Please make a better Cal-photo (or scan) of the master blade. Lose the black background and the high contrast lighting. Use smooth light gray background, diffuse light, sharp focus, larger size.
I am not ruling out the possibility that this knife was tang stamped for Case by the maker (Frenzel) and custom etched for or by Case. But since the likelihood of this is low, the burden of proof is on the advocates of those hypotheses.
The picture you posted makes the tang look over-stamped. Maybe a better photo would clear this up. No Photoshop, please.
Even if the tang IS over-stamped, it was done with an old stamp, and might still be legitimate. Might...
BRL - Thanks for the help you are providing. I have a couple questions that you will probably be able to answer. Since the knife has blades that a Bohemian knife would have had and since Germany shares the boarder with them, were there any knife makers close to the boarder that could have been or were influenced by them? Is it possible a German maker was supplied blades or parts from Bohemia?
I don't know if you noticed but I have added pictures to the posting on AAPK Forum .You can follow the link at the start of the posting here and go to the 2nd page of postings at AAPK.
I will try to provide you with the photos you requested as soon as I can.
Does it say GERMANY on it somewhere?
It does not look German.
Dittert was close to the border. But it did not make this knife.
Its marked GERMANY on the otherside of the master blade on the tang.... will include photo when I take the others.
BRL - I have posted additional photos of the master blade and both sides of the tang on the AAPK thread ( page 2). once again you can follow the link on the first posting of this thread. The only alteration done to the photos was to crop them to reduce file size, otherwise they are straight out of the camera.
I do not know if you have read all of the thread at AAPK, but it provides a little information on how I obtained the knife and where it came from.
The main blade logo is an etch and not an engraving. Looking at the GERMANY mark on the reverse side of the tang, I believe it to be etched as well. I am thinking that perhaps the style of printing and the fact GERMANY is etched may help.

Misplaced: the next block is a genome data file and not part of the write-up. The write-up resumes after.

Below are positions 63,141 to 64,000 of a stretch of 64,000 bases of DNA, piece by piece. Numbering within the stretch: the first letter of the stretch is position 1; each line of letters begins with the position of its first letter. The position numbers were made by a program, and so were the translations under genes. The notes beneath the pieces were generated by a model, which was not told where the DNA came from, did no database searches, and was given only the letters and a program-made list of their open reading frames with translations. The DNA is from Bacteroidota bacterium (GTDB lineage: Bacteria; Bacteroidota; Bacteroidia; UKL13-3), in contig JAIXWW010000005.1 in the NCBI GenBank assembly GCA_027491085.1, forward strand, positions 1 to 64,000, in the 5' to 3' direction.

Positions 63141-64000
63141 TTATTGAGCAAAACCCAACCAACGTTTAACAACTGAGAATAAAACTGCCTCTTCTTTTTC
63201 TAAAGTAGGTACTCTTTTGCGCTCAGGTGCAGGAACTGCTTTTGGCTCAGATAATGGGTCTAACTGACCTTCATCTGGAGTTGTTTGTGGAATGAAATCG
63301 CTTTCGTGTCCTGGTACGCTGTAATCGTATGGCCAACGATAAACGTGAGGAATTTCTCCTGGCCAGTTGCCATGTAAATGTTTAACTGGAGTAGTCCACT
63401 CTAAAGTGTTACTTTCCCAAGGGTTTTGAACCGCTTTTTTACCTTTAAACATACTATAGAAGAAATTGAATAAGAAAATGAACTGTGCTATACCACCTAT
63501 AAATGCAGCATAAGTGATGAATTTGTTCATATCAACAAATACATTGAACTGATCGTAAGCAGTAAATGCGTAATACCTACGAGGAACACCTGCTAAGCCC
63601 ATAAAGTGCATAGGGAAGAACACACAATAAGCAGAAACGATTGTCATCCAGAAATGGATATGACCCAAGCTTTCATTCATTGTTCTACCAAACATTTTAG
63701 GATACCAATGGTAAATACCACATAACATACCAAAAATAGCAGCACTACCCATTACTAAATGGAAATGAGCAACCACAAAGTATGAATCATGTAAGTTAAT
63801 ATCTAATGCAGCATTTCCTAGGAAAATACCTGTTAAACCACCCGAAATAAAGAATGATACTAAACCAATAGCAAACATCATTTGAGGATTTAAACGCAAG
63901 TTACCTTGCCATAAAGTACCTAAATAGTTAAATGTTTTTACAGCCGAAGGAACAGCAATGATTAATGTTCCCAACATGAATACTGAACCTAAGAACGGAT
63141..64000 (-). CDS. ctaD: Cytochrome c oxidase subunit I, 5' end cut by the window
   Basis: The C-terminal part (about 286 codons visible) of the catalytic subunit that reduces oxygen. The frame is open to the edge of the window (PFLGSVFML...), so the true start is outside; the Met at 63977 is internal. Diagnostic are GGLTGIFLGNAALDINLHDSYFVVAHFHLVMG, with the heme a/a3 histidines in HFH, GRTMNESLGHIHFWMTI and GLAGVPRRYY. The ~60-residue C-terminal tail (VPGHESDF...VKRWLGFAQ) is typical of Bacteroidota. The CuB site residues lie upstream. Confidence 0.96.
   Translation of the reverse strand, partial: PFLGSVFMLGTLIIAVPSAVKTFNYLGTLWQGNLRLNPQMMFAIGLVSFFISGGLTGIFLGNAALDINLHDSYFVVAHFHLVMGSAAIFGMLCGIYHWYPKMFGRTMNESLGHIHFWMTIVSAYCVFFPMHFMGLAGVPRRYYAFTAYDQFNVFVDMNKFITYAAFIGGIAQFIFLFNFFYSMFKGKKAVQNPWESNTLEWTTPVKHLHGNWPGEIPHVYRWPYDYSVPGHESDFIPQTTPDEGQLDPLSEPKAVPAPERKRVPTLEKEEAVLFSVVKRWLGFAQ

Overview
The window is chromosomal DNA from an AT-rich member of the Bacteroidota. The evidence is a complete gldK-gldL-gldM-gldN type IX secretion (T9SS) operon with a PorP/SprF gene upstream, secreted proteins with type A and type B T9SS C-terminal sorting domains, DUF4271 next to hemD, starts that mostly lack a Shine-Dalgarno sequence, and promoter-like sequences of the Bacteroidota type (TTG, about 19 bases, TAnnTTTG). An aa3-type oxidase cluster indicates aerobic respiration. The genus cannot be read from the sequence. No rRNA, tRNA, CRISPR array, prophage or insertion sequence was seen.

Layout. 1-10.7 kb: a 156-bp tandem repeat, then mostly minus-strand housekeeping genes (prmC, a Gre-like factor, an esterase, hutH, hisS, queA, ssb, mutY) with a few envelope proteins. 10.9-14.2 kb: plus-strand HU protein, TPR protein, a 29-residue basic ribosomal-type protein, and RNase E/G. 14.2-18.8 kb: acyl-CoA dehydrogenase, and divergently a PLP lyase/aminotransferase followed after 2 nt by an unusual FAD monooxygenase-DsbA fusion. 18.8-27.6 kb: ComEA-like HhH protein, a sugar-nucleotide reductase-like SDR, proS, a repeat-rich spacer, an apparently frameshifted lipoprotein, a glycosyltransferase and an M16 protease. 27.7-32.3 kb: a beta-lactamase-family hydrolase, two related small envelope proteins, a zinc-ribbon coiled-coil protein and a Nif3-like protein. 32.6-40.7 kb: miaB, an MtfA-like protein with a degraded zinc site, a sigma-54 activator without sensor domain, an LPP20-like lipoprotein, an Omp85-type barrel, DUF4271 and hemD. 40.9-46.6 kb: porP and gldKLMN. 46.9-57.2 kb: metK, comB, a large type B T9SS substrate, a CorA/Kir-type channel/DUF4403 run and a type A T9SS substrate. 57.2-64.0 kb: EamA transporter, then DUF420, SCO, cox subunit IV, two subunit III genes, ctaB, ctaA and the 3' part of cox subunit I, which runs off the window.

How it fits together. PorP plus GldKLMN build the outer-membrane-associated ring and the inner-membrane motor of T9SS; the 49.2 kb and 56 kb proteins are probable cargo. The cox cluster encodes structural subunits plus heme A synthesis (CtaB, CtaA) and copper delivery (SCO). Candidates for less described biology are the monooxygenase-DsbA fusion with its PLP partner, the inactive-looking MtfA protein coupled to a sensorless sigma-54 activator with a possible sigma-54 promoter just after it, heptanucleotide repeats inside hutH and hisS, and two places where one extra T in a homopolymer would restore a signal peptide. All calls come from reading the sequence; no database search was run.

Well... that GERMANY etch is truly bizarre. Almost certainly an add-on... but WHY? The knife is still not German.
Just for my own knowledge, how can you tell that something like the GERMANY mark is an add on to a knife? It would be good for me to know.
Do you still feel that the tang had been overstamped over something else since I provided better pictures?
Since you know that the knife is Bohemian, there are reasons why it may bear the GERMANY mark. I am not an history expert but have had other items in my other collections that have had marks different from where the were made. I have had some knowledgable people explain it to me.
What I was told was the McKinley Tariff Act of 1890 required the country of origin to be marked in English on all items imported to the United States. The country of origin does not necessarily mean the country made but the country it is being exported from.
The knife may have been made in Bohemia for an exporter or wholesaler in Germany which in turn sold it to W.R.Case and Sons along with the etch. GERMANY would be required to be on the knife.
The McKinley Tarrif Act also had reciprocal agreements with various countries regarding tariffs charged on imported and exported goods that had been negotiated. It may have been advantageous for it to go through Germany and bear the GERMANY mark.